As we all know, Jackie Robinson made his Major League debut on April 15, 1947, an event that is celebrated each year on that date with every player on every club wearing No. 42. But three days later is another important anniversary in Robinson’s — and baseball’s — history. On April 18, 1946, he made his debut in organized baseball when his Montreal Royals opened their International League season at Roosevelt Stadium against the Jersey City Giants.
Robinson went 4-for-5 that day with a three-run homer. He scored four times, drove in four runs and stole two bases. When he crossed the plate after his home run, teammate George Shuba greeted him with a handshake, a moment immortalized in an AP photo that apparently still hangs in a Capital One Bank branch in Stadium Plaza, a shopping center on N.J. Route 440 adjacent to where Roosevelt Stadium used to stand.
The ballpark was torn down in the 1980s, a few years after getting one more minor league go-round in 1978-79 with the Jersey City Indians and A’s. It had also been used for concerts and football games, but its most noteworthy and historical moment was Robinson’s debut. Now, the only indication that Roosevelt Stadium used to sit on Droyer’s Point is that photo in the bank, the name of the shopping center (built in the early ’80s, as best I can tell) and another one of its tenants, Stadium Pizza.
On the 69th anniversary of that season-opening Royals-Giants game, I took a drive out to Jersey City. The first stop was Journal Square, where in 1998, a statue of Robinson was unveiled to mark Jersey City’s place in baseball history. The larger-than-live likeness shows Jackie in his Dodgers uniform, with the familiar No. 42 on the back, rather than in a Montreal jersey with No. 9, which he wore during his season in the minors. Though the statue is meant to commemorate his minor league appearance at Roosevelt Stadium, it’s not entirely inaccurate — the Dodgers played 15 games in Jersey City across the 1956 and ’57 seasons, with Jackie donning that No. 42 uniform.
From Journal Square, which I had seen before, I drove about three and a half miles out to Droyer’s Point to see for myself what had become of the Roosevelt Stadium site. It was no mystery — in looking at Google Maps and reading other sources, I knew that a condo and apartment complex called Society Hill was built where the stadium had been, that Stadium Plaza was next door and that the Thomas M. Gerrity Athletic Complex sits adjacent to Society Hill along the Newark Bay waterfront.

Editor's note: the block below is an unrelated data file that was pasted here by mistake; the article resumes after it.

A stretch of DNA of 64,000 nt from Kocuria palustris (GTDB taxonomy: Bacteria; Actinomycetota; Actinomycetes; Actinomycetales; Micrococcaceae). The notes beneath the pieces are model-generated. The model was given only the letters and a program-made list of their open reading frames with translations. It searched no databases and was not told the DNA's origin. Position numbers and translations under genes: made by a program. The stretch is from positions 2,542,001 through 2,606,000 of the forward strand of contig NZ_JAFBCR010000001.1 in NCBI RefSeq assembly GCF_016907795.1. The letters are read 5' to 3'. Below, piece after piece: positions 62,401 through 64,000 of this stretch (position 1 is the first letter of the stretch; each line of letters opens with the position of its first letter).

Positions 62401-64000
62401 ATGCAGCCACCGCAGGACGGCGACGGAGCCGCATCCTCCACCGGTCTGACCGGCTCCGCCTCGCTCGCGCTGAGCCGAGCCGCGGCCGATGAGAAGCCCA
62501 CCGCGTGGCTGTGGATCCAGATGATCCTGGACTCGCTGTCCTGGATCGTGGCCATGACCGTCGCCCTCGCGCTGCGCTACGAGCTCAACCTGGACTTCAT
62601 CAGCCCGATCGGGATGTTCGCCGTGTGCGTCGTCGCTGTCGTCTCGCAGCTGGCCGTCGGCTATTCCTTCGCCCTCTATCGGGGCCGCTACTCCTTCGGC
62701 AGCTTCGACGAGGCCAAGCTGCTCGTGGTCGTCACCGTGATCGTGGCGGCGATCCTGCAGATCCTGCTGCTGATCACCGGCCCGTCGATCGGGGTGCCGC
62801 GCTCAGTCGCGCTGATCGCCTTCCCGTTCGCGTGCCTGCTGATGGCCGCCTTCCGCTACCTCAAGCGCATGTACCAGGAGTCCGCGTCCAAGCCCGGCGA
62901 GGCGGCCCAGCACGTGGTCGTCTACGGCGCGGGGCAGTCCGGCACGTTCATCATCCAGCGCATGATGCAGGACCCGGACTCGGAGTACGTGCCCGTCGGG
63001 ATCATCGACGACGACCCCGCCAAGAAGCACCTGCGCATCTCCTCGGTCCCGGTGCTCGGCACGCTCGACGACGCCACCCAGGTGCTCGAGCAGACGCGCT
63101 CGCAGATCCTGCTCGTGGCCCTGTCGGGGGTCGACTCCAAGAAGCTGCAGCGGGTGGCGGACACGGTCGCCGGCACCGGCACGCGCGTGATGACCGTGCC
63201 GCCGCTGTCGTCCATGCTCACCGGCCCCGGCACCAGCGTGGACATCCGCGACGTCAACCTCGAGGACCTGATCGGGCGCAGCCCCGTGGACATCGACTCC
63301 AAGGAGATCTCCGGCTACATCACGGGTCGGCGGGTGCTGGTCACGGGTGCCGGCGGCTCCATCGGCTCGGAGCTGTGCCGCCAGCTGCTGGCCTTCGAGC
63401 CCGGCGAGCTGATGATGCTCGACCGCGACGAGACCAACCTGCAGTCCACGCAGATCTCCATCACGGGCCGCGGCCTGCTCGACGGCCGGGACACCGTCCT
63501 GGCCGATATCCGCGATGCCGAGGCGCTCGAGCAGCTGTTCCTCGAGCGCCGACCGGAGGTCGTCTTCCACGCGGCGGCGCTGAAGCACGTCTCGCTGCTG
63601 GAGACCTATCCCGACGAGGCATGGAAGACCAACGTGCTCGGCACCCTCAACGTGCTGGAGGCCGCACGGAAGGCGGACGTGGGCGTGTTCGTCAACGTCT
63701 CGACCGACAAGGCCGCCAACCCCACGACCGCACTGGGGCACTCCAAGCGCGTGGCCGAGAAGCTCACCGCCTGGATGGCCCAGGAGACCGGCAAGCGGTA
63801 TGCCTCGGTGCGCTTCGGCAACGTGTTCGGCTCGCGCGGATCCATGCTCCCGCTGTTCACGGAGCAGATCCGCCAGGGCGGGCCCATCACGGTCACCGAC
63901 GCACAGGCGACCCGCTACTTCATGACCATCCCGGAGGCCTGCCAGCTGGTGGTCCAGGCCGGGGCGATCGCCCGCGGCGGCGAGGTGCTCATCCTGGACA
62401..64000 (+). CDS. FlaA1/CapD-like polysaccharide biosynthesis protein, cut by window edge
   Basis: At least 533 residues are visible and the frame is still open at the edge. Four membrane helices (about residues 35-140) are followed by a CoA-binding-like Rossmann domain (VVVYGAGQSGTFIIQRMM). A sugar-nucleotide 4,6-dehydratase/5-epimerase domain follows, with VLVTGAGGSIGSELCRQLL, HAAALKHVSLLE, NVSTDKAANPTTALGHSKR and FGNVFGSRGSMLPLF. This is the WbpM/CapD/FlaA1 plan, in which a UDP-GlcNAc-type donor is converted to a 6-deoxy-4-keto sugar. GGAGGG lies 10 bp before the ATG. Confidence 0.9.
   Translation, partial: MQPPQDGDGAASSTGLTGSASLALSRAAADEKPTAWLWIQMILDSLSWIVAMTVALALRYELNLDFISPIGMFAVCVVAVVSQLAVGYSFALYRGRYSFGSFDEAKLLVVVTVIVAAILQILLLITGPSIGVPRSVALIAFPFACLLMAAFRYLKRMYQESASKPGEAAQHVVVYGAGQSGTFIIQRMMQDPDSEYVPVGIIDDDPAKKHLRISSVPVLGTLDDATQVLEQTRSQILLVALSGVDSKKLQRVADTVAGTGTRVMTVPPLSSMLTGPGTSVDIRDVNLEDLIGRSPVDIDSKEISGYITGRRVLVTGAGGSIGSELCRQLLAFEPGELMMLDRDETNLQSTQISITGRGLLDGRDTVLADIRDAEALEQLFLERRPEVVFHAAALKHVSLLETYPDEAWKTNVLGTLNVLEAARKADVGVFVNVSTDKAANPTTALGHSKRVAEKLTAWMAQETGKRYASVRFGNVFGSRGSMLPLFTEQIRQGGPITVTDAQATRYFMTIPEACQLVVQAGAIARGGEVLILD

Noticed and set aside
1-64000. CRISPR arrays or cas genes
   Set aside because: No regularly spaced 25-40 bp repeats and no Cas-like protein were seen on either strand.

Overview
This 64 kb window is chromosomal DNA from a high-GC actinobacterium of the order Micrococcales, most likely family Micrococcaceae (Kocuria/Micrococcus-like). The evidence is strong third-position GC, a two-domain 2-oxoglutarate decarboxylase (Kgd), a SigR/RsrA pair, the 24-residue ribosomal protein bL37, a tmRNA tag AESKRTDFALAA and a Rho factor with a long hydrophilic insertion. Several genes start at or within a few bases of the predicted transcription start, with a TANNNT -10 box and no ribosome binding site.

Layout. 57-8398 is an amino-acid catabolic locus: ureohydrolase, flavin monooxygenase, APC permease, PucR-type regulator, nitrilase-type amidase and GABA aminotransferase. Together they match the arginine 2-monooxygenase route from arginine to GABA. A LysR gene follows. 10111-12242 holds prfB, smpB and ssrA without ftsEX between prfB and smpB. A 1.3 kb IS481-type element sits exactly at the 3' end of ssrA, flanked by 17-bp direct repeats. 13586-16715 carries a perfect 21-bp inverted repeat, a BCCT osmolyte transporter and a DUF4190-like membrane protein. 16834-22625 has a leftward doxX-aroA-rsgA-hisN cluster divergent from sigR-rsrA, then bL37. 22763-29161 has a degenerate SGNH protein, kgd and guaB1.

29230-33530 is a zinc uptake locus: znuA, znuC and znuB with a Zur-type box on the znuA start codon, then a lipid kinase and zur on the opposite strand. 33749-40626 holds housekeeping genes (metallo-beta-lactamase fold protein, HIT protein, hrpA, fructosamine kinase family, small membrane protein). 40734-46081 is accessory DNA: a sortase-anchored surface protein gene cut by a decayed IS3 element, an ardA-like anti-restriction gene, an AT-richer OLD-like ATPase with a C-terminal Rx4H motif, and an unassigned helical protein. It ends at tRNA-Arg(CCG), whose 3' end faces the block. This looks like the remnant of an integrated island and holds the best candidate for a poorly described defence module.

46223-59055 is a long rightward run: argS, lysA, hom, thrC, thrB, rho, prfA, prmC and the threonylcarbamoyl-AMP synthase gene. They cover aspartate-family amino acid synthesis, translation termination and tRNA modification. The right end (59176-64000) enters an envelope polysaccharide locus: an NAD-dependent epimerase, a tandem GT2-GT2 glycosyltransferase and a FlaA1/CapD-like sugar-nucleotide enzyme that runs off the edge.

Stadium Plaza and Pizza are nothing special (at least from the outside; I did not partake of the pizza on this trip), a 1980s New Jersey strip mall that, from the looks of things, hasn’t been updated since. Society Hill is a private, gated community with a guard house. The only way in is to live there or be invited in. From the website, it also appears that they handle all real estate sales with their own in-house agents, so finding an open house wasn’t going to be an option — it appears my wife and I would have to make an appointment to look at an available unit just to get inside the gates.
I parked in a corner of the shopping center’s lot near the Society Hill entrance and walked over for some photos. A large clock tower marks the entrance, not far from the spot of a circular plaza that sat beyond the center-field scoreboard, which itself had a clock atop it. The guard house sits near the site of that plaza beyond center field. Inside, Society Hill’s streets are all named for trees, with a grid of parallel blocks over the site of the field and grandstand. To the north, where Roosevelt Stadium’s parking lot used to be, a less-uniform layout of streets continues with the tree theme. But north of that, on a section undeveloped during Roosevelt’s time, another neighorhood features a main road called Robinson Dr. While the placement may be off — it’s not on the actual stadium site — the sentiment is a nice gesture, even if the general public can’t acknowledge it.
In walking over to the site, I made another nice discovery. I noticed cars in the parking lot of the Gerrity complex and heard the sounds of fans cheering on a game. I walked further and found the New Jersey City University baseball team taking on Rutgers-Camden. I climbed the stands of the football field for a few shots of the action from a higher vantage point. Out beyond left field, over the trees, the balconies of Society Hill’s units gazed back. I wondered if any of the players on the field knew of the history that happened on a ballfield a few hundred yards from where they played.
If you stand on first base and break for second, then alter your path a few degrees to the right of the bag and keep going, you’ll continue into left-center. After you leap the temporary white-plastic outfield fence and soar over a tree-lined ravine onto the Society Hill property, if you could then scale the building in your way and come down on the other side, you’d find yourself at the corner of Cherry St., crossing your path, and Dogwood St., continuing in front of you. Following Dogwood to its other end, where it meets Cottonwood St., you’d then be in the general vicinity of Roosevelt Stadium’s home plate. The address is 25 Dogwood St., Jersey City, and in a curb alongside a parking space at the end of the street is a storm drain that, as best as I can match up in comparing Google Earth satellite views and the street overlays on HistoricAerials.com, marks the spot (or very close to it) where George Shuba shook Jackie Robinson’s hand on April 18, 1946.